This can be hard to remember when life is so fast. Many of our education systems and work environments will not allow us to move and breathe in accordance with the maramataka. Capitalism doesn’t care whether it’s Korekore or Ōtāne. But being able to hold Wawata, to keep it on our desks or in our bags and check it every now and then, helps to remind us of who we truly are. Complicated, beautiful beings who, despite how busy we get, are going through a spectrum of emotions that could perhaps be clarified better by this book. And the beautiful part is, we can read it anywhere, we don’t necessarily have to be outside looking for the moons, we are connected no matter where we are: Elder reminds us of this through her own accounts visiting other countries or being out on the open sea.  

Having some insight into the characteristics and common impacts of the faces of Hina allows us better insight into why some days we may feel low and slow, or some days we are high energy and passionate. Rather than assuming that the majority of our experiences and inner feelings are random and linked to nothing, Wawata encourages us to consider our connection with the moon, the tides, and our place in the world of light.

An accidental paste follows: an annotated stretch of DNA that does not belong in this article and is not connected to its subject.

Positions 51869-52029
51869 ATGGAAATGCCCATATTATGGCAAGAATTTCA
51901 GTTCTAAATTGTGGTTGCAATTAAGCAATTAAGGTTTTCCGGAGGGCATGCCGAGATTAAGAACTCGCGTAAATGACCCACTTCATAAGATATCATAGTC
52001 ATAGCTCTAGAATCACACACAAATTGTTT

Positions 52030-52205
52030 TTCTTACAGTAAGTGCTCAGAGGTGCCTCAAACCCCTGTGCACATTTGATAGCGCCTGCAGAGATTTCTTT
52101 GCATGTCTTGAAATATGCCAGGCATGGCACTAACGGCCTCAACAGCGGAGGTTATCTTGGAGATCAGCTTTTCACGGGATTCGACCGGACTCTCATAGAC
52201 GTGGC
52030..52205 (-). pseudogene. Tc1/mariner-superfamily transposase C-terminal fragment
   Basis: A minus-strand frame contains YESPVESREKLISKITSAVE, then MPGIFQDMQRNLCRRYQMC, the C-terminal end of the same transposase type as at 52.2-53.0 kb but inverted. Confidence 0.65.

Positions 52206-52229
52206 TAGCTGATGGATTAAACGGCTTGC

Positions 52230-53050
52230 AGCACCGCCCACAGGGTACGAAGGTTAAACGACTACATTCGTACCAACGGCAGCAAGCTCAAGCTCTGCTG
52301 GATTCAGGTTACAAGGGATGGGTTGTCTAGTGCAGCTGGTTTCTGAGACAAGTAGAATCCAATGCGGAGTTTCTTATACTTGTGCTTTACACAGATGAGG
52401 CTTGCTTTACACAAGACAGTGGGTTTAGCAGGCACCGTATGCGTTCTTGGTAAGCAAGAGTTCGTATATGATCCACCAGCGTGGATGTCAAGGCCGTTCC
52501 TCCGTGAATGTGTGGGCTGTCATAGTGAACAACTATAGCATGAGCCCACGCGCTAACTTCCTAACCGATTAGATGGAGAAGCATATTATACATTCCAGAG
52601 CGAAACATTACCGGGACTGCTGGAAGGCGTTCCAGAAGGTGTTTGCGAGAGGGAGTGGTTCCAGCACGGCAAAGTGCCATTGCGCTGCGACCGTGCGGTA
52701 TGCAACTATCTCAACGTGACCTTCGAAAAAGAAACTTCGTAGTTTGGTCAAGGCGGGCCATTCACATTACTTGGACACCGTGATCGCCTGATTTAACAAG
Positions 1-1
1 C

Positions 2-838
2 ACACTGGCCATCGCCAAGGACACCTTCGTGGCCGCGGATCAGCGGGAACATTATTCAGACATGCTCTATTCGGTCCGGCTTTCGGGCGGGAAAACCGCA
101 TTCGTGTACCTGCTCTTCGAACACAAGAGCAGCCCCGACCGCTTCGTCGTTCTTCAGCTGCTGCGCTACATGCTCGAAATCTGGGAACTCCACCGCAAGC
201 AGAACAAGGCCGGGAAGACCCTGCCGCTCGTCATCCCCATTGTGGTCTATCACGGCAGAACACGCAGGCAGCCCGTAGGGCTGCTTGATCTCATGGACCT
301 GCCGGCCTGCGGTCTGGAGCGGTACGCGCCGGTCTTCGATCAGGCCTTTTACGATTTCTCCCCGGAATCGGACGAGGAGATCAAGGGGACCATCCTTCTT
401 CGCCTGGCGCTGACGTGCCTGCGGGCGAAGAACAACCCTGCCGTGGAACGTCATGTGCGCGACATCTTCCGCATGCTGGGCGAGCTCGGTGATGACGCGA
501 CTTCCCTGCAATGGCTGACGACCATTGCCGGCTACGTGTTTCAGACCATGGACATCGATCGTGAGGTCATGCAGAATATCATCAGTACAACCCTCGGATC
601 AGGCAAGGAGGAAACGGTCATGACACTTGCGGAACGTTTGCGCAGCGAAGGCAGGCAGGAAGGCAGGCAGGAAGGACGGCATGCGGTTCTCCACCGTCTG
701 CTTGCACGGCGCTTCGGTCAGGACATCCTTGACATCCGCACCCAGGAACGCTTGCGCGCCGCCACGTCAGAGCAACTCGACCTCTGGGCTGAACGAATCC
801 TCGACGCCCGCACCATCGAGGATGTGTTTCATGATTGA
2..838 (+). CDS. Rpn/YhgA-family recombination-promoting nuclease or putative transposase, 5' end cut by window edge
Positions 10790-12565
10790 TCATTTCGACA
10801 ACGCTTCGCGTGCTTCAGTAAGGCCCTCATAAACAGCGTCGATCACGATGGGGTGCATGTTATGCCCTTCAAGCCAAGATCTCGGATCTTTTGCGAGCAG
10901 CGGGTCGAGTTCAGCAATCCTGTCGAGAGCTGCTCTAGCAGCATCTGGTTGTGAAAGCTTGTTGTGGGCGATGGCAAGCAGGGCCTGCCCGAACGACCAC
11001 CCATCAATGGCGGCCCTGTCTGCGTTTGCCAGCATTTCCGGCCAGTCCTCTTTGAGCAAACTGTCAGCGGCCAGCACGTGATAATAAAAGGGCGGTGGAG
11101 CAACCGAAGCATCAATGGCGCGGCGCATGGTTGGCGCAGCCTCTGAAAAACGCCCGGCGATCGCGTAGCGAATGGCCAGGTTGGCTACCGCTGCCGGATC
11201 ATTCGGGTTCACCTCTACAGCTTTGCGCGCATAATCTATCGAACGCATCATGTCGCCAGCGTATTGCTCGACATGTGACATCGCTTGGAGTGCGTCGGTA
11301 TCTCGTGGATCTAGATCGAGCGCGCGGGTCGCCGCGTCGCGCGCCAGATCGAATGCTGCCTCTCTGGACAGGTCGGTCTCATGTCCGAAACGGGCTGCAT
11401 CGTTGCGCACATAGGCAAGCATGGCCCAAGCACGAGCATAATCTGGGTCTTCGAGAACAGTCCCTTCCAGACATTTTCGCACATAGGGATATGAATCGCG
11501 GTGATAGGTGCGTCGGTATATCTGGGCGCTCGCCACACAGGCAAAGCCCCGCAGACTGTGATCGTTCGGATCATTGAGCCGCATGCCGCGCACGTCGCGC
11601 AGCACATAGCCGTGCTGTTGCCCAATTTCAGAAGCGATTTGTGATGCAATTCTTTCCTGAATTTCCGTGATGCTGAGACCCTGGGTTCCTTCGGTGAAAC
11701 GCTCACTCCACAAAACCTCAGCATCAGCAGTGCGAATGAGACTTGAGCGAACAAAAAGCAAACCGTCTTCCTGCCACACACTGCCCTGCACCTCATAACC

Wawata is the taonga I so sorely needed as a young wahine, particularly when I was coming out of the education system and trying to find my feet as an individual in a chaotic world. 

I personally cannot wait to carry this pukapuka with me through each phase of the moon, re-reading and referencing, dreaming my own dreams. Wawata is an intimate and generous text, stitched lovingly with self-reflection, sacred knowledge, and the rich life experiences of an incredible wahine. It will act as an anchor for many Māori who are on their reconnection journey, and is a taonga to be held close throughout the year, throughout the life.

Wawata – Moon Dreaming: Daily wisdom guided by Hina, the Māori moon by Dr Hinemoa Elder (Penguin NZ, $30) can be ordered from Unity Books Auckland and Wellington. Dr Elder will appear at Verb Readers & Writers Festival, 2 – 6 November in Wellington.